Media Carnage Continues as Advertising Plummets: Also, I’m Drinking Tea

27 10 2009


The ongoing discussions of where the horrible, flaming nosedive that has become American media will finally come to ground has put something new in perspective to me today. My (impressive) headline writing skills and command of hedline-ese may be in danger.

This of great concern to me.

My fondest memories of my days (or nights, rather) toiling away in Brat are of Jo and I passing back acronyms, synonyms and various other forms of nyms known only to newspaper night staff in an effort to convey long-winded ideas via 40 point type in 1 column, 3 deks or less. The fun of trying to determine if we could fit the word “whomp” into a front page headline and still be taken seriously (we could, we did, and we were) is impossible to convey to anyone who hasn’t tried.

I can’t help but pine a little over the idea that vast swaths of skills unique to the newspaper industry but so useful elsewhere (as knowledge of Latin or Greek might be to the modern scholar) are on the verge of being lost. Will headline-ese soon be in the same category as churning butter, re-masting a square-rigged ship, or lathing and plastering your own walls?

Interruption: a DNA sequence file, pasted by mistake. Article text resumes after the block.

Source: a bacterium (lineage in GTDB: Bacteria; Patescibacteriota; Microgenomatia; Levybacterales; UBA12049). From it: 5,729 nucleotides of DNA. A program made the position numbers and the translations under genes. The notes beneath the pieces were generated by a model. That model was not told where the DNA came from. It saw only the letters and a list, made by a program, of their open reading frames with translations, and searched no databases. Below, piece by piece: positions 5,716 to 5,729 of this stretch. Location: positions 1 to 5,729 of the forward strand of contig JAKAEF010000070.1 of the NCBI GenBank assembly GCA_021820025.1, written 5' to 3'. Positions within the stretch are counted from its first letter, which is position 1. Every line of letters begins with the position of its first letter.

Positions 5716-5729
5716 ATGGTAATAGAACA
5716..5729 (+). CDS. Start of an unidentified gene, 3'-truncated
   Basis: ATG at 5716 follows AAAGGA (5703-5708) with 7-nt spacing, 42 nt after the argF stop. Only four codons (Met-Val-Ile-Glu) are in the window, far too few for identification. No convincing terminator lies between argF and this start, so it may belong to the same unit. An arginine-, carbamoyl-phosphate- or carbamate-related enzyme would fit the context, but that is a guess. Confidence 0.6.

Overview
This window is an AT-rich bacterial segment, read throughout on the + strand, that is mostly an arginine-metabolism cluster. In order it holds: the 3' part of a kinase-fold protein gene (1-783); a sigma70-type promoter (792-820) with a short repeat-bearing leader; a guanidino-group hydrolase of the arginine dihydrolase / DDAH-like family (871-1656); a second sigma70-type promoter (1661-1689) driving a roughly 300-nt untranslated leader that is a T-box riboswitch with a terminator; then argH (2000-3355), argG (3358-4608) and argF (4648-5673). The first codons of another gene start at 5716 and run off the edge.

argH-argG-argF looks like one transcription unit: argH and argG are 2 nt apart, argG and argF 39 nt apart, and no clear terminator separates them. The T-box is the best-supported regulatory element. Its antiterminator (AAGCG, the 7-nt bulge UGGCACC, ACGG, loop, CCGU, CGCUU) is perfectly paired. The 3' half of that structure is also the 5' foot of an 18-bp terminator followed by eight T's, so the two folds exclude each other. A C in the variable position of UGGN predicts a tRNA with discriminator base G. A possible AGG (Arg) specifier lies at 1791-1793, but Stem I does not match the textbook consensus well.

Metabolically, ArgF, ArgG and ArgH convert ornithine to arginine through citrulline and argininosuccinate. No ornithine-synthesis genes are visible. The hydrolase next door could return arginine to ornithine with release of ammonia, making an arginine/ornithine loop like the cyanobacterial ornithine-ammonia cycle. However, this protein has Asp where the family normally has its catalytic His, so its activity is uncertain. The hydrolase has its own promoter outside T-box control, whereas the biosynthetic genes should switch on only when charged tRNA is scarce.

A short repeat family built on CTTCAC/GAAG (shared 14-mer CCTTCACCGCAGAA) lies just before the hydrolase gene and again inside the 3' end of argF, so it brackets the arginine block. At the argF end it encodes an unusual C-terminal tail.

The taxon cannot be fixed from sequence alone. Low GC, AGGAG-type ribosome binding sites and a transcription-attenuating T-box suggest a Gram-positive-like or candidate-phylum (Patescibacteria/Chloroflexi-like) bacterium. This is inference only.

On one hand, the idea of being one of those people with forgotten skills is cool in a romantic “the old-timers can still do it the real way!” sense. On the other hand, I’m not really interested in becoming an “old-timer” just yet, and I’m equally uninterested in having what was once a marketable skill worthy of compensation become an anachronism.

Will someone please stand up, reveal a spectacular new business model, and give classically trained and technically savvy journalist types like myself something to do with our skills? It took thousands upon thousands of dollars and hours to hone these things, and it would be a terrible waste to throw them away now because we can’t figure out how to pay for them.

Before I forget, as the headline indicates, I am drinking tea. And for those of you wondering, here’s how all of that might wrap into a headline:

Writer drinks tea, waits

Reporter bides time with tea

Journalists consult tea leaves

Some of the latest ideas on where the bottom actually is are here




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